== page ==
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The leading cause of injury-related deaths is falling among people age 65 and older. The rate of deaths related to falls rises dramatically with age. Many more falls, though not fatal, result in minor to serious injuries and disability. The problem aging adults face is diminishing balance with age.

Balance Problems in Seniors

Balance starts in the inner ear. The vestibular system, or labyrinth, interacts with other systems of the body to keep your body’s position steady. As you age, there are a number of factors that can affect your balance. Weakening muscles, inner ear disturbances, and balance disorders are among the more common.  

Having Good Balance

Your body’s ability to control and maintain its position is what we call balance. Balance helps you remain steady as you walk, get up and down without falling, climb stairs and ladders, and lean and bend over without falling. For seniors, better balance means more independence. It can help them be able to handle many activities of daily living better for a longer number of years.

Balance and Age

With age, many people begin to experience issues with the sense of balance.  You may feel dizzy or unsteady on your feet. Sometimes, you may feel the world around you is in motion. Some of the common causes are Labyrinthitis, Benign Paroxysmal Positional Vertigo (BPPV), and Ménière’s Disease. Labyrinthitis is an inner ear infection that often comes with an upper respiratory infection. It causes dizziness and loss of balance. BBPV causes an intense sensation of vertigo anytime you change the position of your head. Finally, Ménière’s Disease is a balance disorder that causes vertigo, hearing loss, ringing in the ears, and pressure in the ears.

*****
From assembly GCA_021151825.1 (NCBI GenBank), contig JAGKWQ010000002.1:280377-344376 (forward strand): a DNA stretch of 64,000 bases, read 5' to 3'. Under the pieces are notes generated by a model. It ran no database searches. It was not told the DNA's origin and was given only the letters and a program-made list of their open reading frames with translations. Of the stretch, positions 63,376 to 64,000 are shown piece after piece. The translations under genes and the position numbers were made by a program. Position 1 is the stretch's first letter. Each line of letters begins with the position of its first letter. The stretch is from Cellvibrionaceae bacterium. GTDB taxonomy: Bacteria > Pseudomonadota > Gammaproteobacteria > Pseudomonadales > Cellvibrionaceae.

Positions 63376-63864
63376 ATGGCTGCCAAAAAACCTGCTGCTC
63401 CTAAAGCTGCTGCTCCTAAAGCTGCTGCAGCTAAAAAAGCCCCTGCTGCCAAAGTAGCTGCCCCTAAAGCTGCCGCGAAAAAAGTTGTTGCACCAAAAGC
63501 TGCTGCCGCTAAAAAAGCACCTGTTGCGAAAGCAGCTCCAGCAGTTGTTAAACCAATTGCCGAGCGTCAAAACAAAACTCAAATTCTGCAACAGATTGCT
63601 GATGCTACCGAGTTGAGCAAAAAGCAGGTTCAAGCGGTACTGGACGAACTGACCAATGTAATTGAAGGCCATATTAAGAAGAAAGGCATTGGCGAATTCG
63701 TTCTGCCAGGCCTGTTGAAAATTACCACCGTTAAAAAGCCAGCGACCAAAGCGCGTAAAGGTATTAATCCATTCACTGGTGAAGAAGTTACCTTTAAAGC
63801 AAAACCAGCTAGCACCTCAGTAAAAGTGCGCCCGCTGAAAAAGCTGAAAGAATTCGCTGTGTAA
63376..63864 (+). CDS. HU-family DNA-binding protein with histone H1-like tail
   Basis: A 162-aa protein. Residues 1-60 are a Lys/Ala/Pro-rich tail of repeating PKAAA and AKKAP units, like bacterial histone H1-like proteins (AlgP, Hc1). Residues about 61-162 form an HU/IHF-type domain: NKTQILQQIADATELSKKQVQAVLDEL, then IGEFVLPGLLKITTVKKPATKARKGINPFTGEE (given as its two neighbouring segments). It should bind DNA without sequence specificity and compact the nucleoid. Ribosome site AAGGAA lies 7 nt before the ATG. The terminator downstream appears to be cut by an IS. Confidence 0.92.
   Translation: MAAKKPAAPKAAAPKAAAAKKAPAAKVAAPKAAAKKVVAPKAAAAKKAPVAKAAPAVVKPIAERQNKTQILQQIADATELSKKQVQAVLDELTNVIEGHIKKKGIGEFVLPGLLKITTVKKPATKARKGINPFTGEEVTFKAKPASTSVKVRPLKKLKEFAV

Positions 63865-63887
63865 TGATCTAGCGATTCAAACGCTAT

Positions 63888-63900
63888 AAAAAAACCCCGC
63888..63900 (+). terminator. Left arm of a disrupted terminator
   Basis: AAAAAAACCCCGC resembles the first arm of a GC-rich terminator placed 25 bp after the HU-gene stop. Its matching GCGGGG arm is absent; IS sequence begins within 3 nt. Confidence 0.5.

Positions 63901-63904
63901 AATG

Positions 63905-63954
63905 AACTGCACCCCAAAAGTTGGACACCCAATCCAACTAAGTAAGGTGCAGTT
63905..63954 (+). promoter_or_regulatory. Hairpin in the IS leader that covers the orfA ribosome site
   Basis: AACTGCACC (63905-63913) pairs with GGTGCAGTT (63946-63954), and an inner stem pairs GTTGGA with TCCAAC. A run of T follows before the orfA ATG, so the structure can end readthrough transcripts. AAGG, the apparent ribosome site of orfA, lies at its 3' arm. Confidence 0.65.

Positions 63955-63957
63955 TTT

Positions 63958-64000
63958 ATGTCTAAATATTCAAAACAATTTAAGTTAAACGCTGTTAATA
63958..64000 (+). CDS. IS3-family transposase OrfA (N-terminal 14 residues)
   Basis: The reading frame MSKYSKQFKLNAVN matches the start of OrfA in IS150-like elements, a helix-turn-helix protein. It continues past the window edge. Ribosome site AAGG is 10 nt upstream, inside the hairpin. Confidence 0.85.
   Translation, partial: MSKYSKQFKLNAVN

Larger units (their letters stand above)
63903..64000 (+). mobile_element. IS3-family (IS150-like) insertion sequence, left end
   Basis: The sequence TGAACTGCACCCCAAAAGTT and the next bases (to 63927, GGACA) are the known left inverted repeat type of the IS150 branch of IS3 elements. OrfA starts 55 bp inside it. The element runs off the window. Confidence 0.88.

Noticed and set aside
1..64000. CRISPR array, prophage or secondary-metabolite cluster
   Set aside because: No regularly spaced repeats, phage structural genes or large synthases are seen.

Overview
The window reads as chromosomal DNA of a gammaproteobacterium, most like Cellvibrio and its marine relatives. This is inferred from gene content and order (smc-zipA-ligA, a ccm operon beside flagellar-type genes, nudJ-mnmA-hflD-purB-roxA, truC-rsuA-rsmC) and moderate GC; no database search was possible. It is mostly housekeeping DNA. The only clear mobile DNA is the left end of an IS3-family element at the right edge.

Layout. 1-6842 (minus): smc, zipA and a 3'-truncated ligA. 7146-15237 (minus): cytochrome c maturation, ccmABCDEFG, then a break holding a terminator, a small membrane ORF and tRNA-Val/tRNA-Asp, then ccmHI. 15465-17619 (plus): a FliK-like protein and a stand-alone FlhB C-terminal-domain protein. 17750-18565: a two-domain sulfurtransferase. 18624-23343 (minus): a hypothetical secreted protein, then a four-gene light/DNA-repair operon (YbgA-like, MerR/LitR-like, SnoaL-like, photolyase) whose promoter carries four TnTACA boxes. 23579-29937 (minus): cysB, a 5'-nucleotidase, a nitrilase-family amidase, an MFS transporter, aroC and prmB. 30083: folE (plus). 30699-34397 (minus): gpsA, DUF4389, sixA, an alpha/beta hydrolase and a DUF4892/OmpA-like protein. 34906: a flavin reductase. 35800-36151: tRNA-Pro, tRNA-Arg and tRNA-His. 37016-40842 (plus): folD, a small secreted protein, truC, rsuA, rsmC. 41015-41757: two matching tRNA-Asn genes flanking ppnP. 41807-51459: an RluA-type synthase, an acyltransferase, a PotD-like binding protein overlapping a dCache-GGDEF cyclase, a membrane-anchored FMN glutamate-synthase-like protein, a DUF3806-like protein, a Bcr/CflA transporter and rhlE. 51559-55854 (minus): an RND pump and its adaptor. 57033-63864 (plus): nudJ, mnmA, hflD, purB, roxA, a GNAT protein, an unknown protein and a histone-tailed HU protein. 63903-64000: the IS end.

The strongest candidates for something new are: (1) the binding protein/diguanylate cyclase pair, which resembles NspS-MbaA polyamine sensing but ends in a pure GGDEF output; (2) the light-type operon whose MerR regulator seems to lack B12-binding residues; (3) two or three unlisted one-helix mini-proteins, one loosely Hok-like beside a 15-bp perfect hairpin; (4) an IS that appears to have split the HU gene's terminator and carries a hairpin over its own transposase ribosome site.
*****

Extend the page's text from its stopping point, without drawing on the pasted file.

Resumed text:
Fall Injuries in the Elderly

When falls are not fatal, they still can have a significant impact on the life of a senior. Due to osteoporosis and other factors, fractures to the hip, wrist, humerus, and pelvis are the most common fall-related injury for people age 65 and older. Falls also cause hematoma, sprains, severe laceration, joint dislocation, and other soft tissue injuries. Sometimes, they are disabling. However, most injury-related falls are not serious enough to call for medical attention.

Preventing Senior Falls

Eating a healthy diet and staying active are some of the best ways to prevent falls for seniors. Keeping the body healthy improves resistance to illness and shortens recovery time. Exercise and frequent physical activity help keep the muscles as strong as possible. Muscle strength and mass tend to decline with age. Exercise strengthens muscles, boosts endurance, and improves posture and joint motion. An easy way to keep active in later years is to incorporate movement in daily activities. Have a conversation as you walk with a loved one. Watch TV as you exercise. Explore other ways to keep moving throughout the day. Our assisted living cottages and staff are equipped to keep your senior loved ones as active as possible.

Stay Independent as Long as You Can

Balance often diminishes as you age. A number of factors contribute to an increased risk of falls among seniors. Weakening muscles, inner ear disturbances, and balance disorders are common causes. Use this guide to balance problems in seniors to improve balance and stay independent as long as possible. Contact Us for more information on senior care or for a tour of one of our cottages.